As the curtain falls on 2019 and we look back at the year gone by, there are many reasons to celebrate women and their achievements across different fields. But along with the hits came the misses – women still face challenges that impede their growth and development.
Women still face patriarchy, bias and injustice. There were incidents like the burning, and death of the Unnao rape victim and the brutal gangrape and murder of the Hyderabad veterinary doctor that shook us to the core.
It made us question, and rather harshly, ‘is India really a country for women?’
Safety remains the top concern and priority for women in India.
This lack of safety alienates, puts pressure and impacts women’s contribution to the workplace and the economy.
We simply wish things would have worked out better for women this year. And that’s why we present to you headlines that if they had happened would have changed things for women.
We can only hope for a “safer” future as women march forward.
Exclusive sports academies for women across 10 states to nurture talent
Given the performance of women in sports despite lack of resources and infrastructure, we would have liked to see more encouragement and better infrastructure for women in sports.
Dutee Chand, Mary Kom, Hima Das and so many sports persons did the country proud this year and became role models. Given the consistently good performance by Indian sports women it is time to nurture young girls and their sporting skills and talents.
From asking girls to not take up sports because no one will marry them or they will become tanned, it is time to encourage girls to pursue their passion for sports.
Exclusive academies for girls across multiple states would help do just that, and give women access to training grounds, coaches and other infrastructural support that girls are often deprived of.
Every state gets more fast track courts for swift trials; harsher punishment for rapists
According to government data, almost 90 rapes happen in India every day and most of the time, the culprits are known to the victims. According to the shocking statistics, India still remains a vulnerable country for women.
Though there are fast track courts in place, we need them to swiftly resolve cases and award harsh punishment to the guilty.
The lack of swift judgement in such matters has led to women’s faith in judiciary decrease. No wonder then that a recent encounter of rape accused without trial is being hailed as a victory by a large number of people in India.
Police shows sensitivity in dealing with victims of abuse and assault
Given the lack of sensitivity by the police force, women often don’t report incidences of rape, assault and abuse. It’s time that the police force is offered mandatory training on how to approach and handle such cases.
In the recent Hyderabad rape, the police wasted precious hours by assuming that the vet hadn’t returned home because she may have run away with someone. Training to respond swiftly in such situations will help not just the victims but also, in some cases, save them from death.
Gender sensitisation course to be made mandatory across schools in India
Patriarchy and lack of gender sensitisation are the primary causes of crimes against women and why Indian women don’t feel safe. If gender sensitisation is taught as part of the school curriculum, this would be a big step towards reducing the level of crime in the country. .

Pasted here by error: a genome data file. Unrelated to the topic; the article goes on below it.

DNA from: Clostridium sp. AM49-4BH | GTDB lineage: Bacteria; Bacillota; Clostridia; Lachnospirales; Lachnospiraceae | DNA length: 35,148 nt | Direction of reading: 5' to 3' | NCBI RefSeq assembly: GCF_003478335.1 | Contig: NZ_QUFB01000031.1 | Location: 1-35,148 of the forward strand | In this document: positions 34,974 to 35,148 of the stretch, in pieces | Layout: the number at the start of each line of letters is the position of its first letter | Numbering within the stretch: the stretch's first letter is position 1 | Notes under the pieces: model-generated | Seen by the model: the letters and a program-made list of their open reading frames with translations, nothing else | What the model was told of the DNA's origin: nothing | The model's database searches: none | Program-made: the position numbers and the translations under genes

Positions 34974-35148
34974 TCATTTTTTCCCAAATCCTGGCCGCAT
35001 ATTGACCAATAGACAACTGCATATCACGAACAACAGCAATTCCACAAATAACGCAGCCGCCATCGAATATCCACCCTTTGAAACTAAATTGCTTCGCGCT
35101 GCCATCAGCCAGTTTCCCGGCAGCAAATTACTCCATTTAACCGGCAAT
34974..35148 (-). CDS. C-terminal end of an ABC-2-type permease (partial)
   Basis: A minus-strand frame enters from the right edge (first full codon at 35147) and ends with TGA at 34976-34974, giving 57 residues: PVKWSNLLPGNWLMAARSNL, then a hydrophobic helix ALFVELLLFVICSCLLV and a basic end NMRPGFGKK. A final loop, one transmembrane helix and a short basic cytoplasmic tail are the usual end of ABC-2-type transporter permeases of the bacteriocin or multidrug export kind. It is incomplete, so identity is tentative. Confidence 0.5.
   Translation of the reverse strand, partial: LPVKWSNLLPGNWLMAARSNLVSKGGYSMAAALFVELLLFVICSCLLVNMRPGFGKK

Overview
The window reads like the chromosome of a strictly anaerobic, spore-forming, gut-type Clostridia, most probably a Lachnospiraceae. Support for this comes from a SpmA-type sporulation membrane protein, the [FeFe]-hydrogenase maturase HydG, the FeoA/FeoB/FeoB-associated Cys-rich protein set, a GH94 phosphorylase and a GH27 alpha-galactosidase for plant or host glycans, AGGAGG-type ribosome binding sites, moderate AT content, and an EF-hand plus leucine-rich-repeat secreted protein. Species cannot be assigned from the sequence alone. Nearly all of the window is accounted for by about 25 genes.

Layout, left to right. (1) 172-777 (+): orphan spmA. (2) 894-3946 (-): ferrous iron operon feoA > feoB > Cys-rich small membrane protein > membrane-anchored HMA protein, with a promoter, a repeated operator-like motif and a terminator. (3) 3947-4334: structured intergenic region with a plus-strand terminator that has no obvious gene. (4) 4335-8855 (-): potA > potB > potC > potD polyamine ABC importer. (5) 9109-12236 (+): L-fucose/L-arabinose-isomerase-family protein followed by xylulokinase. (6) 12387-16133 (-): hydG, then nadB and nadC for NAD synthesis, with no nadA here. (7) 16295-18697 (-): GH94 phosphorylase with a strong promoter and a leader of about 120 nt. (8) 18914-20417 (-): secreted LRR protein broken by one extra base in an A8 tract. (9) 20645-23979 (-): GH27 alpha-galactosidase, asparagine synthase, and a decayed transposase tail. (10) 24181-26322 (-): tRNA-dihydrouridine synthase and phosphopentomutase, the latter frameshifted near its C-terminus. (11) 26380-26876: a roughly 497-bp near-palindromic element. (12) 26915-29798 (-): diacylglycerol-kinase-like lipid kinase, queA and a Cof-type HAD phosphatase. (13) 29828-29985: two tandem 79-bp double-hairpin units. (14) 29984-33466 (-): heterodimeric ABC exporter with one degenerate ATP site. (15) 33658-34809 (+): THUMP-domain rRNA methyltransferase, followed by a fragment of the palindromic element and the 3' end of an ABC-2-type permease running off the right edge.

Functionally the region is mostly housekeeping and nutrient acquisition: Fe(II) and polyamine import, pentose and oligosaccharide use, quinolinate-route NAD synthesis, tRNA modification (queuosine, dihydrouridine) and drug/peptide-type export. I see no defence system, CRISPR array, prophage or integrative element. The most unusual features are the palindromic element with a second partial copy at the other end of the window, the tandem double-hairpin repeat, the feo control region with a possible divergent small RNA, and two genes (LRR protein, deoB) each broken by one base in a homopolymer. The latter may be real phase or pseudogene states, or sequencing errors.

10 top corporates showed us diversity and inclusion is about walking the talk
Gathering women in a room and talking about their challenges at the workplace is not the right and only way to promote diversity and inclusion. Hiring women just to ensure there is some female representation does not make the cut for gender diversity either.
Corporates need to walk the talk when it comes to diversity and inclusion - don’t just hire because you need a certain number of women. Create an environment where women can actually thrive and grow, where managers are invested in their growth and the management ensures women do not face gender bias.
These corporates lead the way in bringing women on a break, back to work
While returnship programmes in corporate organisations should be lauded, it would make more sense if leaders would address the unconscious bias of hiring managers who do not prefer to hire women after they have taken a break. Women take a break for a variety of reasons – to have a child, look after the elderly, and others.
They should be supported if they want to rejoin the workforce through upskilling and specific training programmes.
Sanitary pad units to be set up at gram panchayat level
With thousands of women in rural areas using cloth instead of sanitary pads, there is a definite need to set up low-cost sanitary pad manufacturing units led by women. These can be done at the gram panchayat level with the help of government organisations and non-profits.
These units can also spread awareness about menstrual health and hygiene.
Action taken against social media trolls threatening rape and abuse
Social media channels like Twitter, Facebook, Instagram and others have given rise to an unending stream of abuse and trolling of women online. Social media platforms must act on complaints and block/suspend such accounts immediately, especially if they pertain to rape and sexual abuse threats. They must also work in close association with the cyber crime department and the police to ensure safety of women online.
ICC at the workplace to be taken seriously
Women's safety at the workplace needs to improve drastically. While companies over 10 employees may have an Internal Complaints Committee (ICC) in place, they should be monitored to see whether regular meetings on sexual harassment take place. This lax attitude towards the POSH act should be discouraged and companies that do not have a proper redressal system in place should be fined.
(Edited by Rekha Balakrishnan)
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